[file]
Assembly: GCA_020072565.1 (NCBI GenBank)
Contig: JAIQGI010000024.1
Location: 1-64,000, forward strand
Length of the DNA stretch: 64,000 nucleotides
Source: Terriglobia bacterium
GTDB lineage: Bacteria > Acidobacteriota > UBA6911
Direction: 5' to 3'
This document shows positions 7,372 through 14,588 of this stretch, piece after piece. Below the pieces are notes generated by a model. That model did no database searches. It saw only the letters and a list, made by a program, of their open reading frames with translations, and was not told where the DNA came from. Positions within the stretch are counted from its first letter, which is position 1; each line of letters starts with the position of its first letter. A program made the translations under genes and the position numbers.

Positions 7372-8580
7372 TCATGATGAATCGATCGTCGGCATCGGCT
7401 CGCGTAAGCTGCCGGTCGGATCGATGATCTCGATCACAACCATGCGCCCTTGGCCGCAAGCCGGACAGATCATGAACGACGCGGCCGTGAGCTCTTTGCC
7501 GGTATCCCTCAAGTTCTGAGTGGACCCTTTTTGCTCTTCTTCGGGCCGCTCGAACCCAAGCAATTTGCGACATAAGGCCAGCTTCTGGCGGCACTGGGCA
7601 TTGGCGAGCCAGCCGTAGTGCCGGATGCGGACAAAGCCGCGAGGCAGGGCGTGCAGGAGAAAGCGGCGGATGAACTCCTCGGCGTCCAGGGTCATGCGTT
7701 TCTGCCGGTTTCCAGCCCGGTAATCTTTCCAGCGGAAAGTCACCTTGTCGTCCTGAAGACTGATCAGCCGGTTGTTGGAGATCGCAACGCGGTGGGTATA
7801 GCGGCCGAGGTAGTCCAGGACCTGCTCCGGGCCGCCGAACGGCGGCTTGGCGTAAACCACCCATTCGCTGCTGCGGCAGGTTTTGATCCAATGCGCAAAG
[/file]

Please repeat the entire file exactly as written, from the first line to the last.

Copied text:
Assembly: GCA_020072565.1 (NCBI GenBank)
Contig: JAIQGI010000024.1
Location: 1-64,000, forward strand
Length of the DNA stretch: 64,000 nucleotides
Source: Terriglobia bacterium
GTDB lineage: Bacteria > Acidobacteriota > UBA6911
Direction: 5' to 3'
This document shows positions 7,372 through 14,588 of this stretch, piece after piece. Below the pieces are notes generated by a model. That model did no database searches. It saw only the letters and a list, made by a program, of their open reading frames with translations, and was not told where the DNA came from. Positions within the stretch are counted from its first letter, which is position 1; each line of letters starts with the position of its first letter. A program made the translations under genes and the position numbers.

Positions 7372-8580
7372 TCATGATGAATCGATCGTCGGCATCGGCT
7401 CGCGTAAGCTGCCGGTCGGATCGATGATCTCGATCACAACCATGCGCCCTTGGCCGCAAGCCGGACAGATCATGAACGACGCGGCCGTGAGCTCTTTGCC
7501 GGTATCCCTCAAGTTCTGAGTGGACCCTTTTTGCTCTTCTTCGGGCCGCTCGAACCCAAGCAATTTGCGACATAAGGCCAGCTTCTGGCGGCACTGGGCA
7601 TTGGCGAGCCAGCCGTAGTGCCGGATGCGGACAAAGCCGCGAGGCAGGGCGTGCAGGAGAAAGCGGCGGATGAACTCCTCGGCGTCCAGGGTCATGCGTT
7701 TCTGCCGGTTTCCAGCCCGGTAATCTTTCCAGCGGAAAGTCACCTTGTCGTCCTGAAGACTGATCAGCCGGTTGTTGGAGATCGCAACGCGGTGGGTATA
7801 GCGGCCGAGGTAGTCCAGGACCTGCTCCGGGCCGCCGAACGGCGGCTTGGCGTAAACCACCCATTCGCTGCTGCGGCAGGTTTTGATCCAATGCGCAAAG